I can honestly say that in all my time in golf, I have never seen or heard of anyone taking drugs.
The profession is a small community, and you would hear the whispers in the locker room if someone was up to no good.
The murky subject of drugs has been raised with the recent case surrounding Vijay Singh, and comments Greg Norman made in an Aussie newspaper interview.
A few years ago, Gary Player chose The Open at Carnoustie to state he was certain that golfers were taking drugs.
Now, I have a lot of respect for Gary, but those remarks were unhelpful and unsubstantiated.
There has been a furore surrounding Vijay and his deer antler spray, but the PGA Tour cleared him of any wrongdoing.
Vijay (below) has certainly been naive, but some people had already decided he was guilty and wanted him thrown to the lions.
They may have expected a knee-jerk reaction or ban from Tour boss, Tim Finchem, but that’s not how he works.
Golf is now an Olympic sport, however, and it has to fall into line with the same tough stance on drugs as other sports.
While I don’t believe there’s a problem, the golf authorities have to be seen to be robust and treat the issue seriously.
They must be decisive and put the right procedures in place.
If golf has to introduce random blood testing to satisfy the World Anti-Doping Agency and the general public, then so be it.
It may be inconvenient, but the players would understand it was necessary to show our sport is clean.
One question that springs to mind, though, is what ‘performance-enhancing’ drug would improve your golf?
I was on the European Tour Committee a few years ago, and between us and the doctors, we were unsure as to what drugs to look for.
People can get fitter and stronger and hit the ball farther, but golf is all about technique and finesse.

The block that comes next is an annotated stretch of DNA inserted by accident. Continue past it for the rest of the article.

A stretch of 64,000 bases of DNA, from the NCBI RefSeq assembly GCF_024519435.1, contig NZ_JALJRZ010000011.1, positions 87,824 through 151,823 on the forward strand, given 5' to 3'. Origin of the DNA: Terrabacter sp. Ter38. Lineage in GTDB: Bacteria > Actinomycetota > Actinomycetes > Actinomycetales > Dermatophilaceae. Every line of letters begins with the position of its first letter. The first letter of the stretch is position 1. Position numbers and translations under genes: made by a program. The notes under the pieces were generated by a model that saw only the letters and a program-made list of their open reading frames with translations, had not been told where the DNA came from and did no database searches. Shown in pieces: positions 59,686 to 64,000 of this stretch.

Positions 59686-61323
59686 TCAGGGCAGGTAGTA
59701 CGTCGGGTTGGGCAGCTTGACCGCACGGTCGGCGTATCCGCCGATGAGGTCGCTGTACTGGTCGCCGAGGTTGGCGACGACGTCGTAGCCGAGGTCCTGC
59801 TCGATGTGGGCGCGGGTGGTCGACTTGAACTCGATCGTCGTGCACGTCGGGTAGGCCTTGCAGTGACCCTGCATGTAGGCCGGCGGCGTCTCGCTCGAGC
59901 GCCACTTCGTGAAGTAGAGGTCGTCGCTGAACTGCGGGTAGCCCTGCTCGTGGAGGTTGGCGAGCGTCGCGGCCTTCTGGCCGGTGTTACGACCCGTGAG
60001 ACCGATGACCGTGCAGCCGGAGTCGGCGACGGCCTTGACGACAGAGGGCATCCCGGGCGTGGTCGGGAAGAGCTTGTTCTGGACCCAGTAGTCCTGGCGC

You won’t see a golfer make a dramatic ‘improvement’ the way Ben Johnson cheated his way to the top in the 100 metres.
What drug is there to improve your bunker play or hole a crucial six-foot putt?
This week our attention turns to The Players Championship, or as many would have you believe, the fifth Major.
The event is run by the PGA Tour and they’d love their tournament to be elevated to Major status.
It has the strongest field of the year , the richest purse and a prestigious title.
I won the European equivalent at Moortown in 1980. But for some reason, it never had the same gravitas as the US version.
The Americans are desperate for success at Sawgrass. The course suits them down to the ground.
And how can I mention Sawgrass without talking about the famous 17th hole?
It’s only 137 yards long, but with an island green surrounded by water, it certainly gets your attention.
Some think it’s gimmicky, but I think it’s a great hole.
The guys are playing the par-five 16th but they’re already thinking about their shot at the next tee, and starting to feel tense.
Believe me, pros are as scared of knocking one into the water as amateurs in a friendly game!